So it's voting, work, then the LAGLC party at The Music Box @ Fonda, and then it's done.  This is the most participatory I've ever been -- or that most people I've known have ever been -- in any election, and I'll miss that.  Thanks to [info]bobaloo for all his incredible hard work and I'm proud of you[info]pat_pending for all of yours.

In the words of Maureen McGovern, "There's got to be a morning after".

Here's hoping ours brings a better California and a better United States of America.

happy halloween!

Halloween night at the Los Angeles Orphans Home Society, 1937.

rights, rites and "write to marry" day

The goal for Write to Marry Day is to generate 200 blog posts about why it's essential to create and preserve marriage equality.  I figure writing anything in my little piece of the Intertubes would be preaching to the choir, but there's one thing I believe and I have yet to see it in any of the pro-marriage equality statements I've read.  So here's my contribution:

If you're voting for Prop 8 in California, there's something I want you to think about when you enter that voting booth or fill out your absentee ballot.  I know you want to believe that you can think like a bigot and act like a bigot but not be known as a bigot.  You're wrong. 

By planning to vote to take away my fundamental human rights, you are saying that you think I'm less of a human being than you.  You're wrong about that, too.  I am not lesser than you. 

In fact, I am better than you.

Why?  Because if I could vote on your marriage, I wouldn't use the opportunity to strip you of your rights, try to ruin your life and write hate into the Constitution for the first time ever.  I wouldn't do it even knowing what you think of me or what you would do to me with the same opportunity.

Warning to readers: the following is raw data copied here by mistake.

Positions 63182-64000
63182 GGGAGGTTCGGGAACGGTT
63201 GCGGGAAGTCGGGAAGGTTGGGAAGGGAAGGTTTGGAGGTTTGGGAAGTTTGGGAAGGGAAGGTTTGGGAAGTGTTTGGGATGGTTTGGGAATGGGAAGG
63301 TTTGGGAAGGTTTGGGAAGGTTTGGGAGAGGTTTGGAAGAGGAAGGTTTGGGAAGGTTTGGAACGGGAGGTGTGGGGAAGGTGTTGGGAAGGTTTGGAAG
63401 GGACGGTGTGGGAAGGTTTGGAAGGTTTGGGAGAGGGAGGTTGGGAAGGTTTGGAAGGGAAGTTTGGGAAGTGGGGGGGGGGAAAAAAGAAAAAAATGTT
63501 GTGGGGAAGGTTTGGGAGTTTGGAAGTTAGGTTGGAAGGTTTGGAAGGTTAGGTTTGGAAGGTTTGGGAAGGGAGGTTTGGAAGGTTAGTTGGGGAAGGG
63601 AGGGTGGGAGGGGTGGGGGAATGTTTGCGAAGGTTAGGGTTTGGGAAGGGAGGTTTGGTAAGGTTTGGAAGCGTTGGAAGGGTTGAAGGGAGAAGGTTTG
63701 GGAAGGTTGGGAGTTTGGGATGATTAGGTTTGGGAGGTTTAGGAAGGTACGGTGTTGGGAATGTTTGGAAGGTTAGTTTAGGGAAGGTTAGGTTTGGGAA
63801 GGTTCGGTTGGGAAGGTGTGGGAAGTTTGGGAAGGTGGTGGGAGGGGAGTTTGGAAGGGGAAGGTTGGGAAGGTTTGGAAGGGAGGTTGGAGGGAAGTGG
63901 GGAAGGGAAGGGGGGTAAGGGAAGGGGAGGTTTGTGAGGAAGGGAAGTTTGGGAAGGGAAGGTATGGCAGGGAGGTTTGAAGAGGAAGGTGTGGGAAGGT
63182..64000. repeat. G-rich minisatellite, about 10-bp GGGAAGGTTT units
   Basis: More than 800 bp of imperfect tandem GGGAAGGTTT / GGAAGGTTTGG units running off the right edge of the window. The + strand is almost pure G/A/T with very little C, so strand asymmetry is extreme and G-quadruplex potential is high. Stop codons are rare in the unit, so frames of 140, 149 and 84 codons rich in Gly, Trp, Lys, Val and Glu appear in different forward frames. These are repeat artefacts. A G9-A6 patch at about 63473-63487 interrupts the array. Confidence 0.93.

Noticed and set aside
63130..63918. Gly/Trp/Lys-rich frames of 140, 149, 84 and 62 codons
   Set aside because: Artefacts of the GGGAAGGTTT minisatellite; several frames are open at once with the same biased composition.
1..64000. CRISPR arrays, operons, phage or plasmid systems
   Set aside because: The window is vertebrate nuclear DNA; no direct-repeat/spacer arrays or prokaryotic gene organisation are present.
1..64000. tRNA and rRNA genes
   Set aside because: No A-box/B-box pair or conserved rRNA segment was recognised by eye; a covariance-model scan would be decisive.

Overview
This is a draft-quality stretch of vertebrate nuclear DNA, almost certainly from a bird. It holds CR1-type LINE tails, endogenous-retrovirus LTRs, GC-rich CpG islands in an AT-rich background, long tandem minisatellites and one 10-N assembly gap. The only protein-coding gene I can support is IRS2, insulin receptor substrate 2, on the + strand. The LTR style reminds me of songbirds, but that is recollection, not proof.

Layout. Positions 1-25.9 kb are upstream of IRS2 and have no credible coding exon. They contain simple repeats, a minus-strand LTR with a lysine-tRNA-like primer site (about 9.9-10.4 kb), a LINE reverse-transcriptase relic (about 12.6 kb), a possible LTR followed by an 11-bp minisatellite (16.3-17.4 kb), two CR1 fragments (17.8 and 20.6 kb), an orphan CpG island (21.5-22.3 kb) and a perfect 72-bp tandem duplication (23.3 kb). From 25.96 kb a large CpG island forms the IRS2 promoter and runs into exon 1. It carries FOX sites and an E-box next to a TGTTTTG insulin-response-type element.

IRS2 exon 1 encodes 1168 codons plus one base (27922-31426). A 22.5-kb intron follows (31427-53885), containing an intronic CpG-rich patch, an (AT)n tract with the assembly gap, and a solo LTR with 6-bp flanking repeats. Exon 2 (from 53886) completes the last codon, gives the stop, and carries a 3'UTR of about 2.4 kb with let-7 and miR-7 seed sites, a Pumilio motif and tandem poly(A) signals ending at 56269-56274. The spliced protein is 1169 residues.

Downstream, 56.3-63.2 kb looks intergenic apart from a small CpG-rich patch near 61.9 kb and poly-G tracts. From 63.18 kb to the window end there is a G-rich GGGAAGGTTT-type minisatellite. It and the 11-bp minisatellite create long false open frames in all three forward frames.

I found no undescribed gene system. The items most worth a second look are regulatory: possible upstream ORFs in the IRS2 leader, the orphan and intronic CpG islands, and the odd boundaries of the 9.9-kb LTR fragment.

Because to put human rights up to a popular vote is obscene.

To vote against someone's rights is beneath contempt.

And I'm better than that.

So if you vote yes on Prop 8?

I'm better than you.

Now why do you suppose that an extremely athletic, apparently above-average healthy, strong enough to birth several children, early middle-aged adult with absolutely no public record of any health problems of any kind would refuse to release her medical records?

It's because her daughter Bristol is the mother of the infant that Palin is trying to pass off as her own child.

Sarah Palin isn't known for being smart, just ruthless.  When they hatched this scheme, the Palins didn't know she'd be in the national spotlight in a very short period of time.  And they sure didn't expect Bristol would get pregnant again, almost immediately after giving birth to her first child.  What Sarah Palin has done -- pretending her grandchild is actually her child -- is standard operating procedure for generations of countless mothers of wild-child unwed mothers in small towns everywhere. 

Only this time, what happened in Wasilla didn't stay in Wasilla.  And she can't admit it now without adding to her reputation as a liar, adding to the hypocrisy of her stance on abstinence-only education, adding to the charges that if she can't run her family then how can she run the country, adding to the belief that she shows one face to the world while using deceipt and secrecy to keep the facts about her true life hidden from public view.

They had no choice but to deny the release of her medical records.  But, by doing so, they've confirmed what everyone knew all along.  Being evil is one thing, but being incompetent at being evil is pretty bad.  If you can't even be good at being evil, what good are you?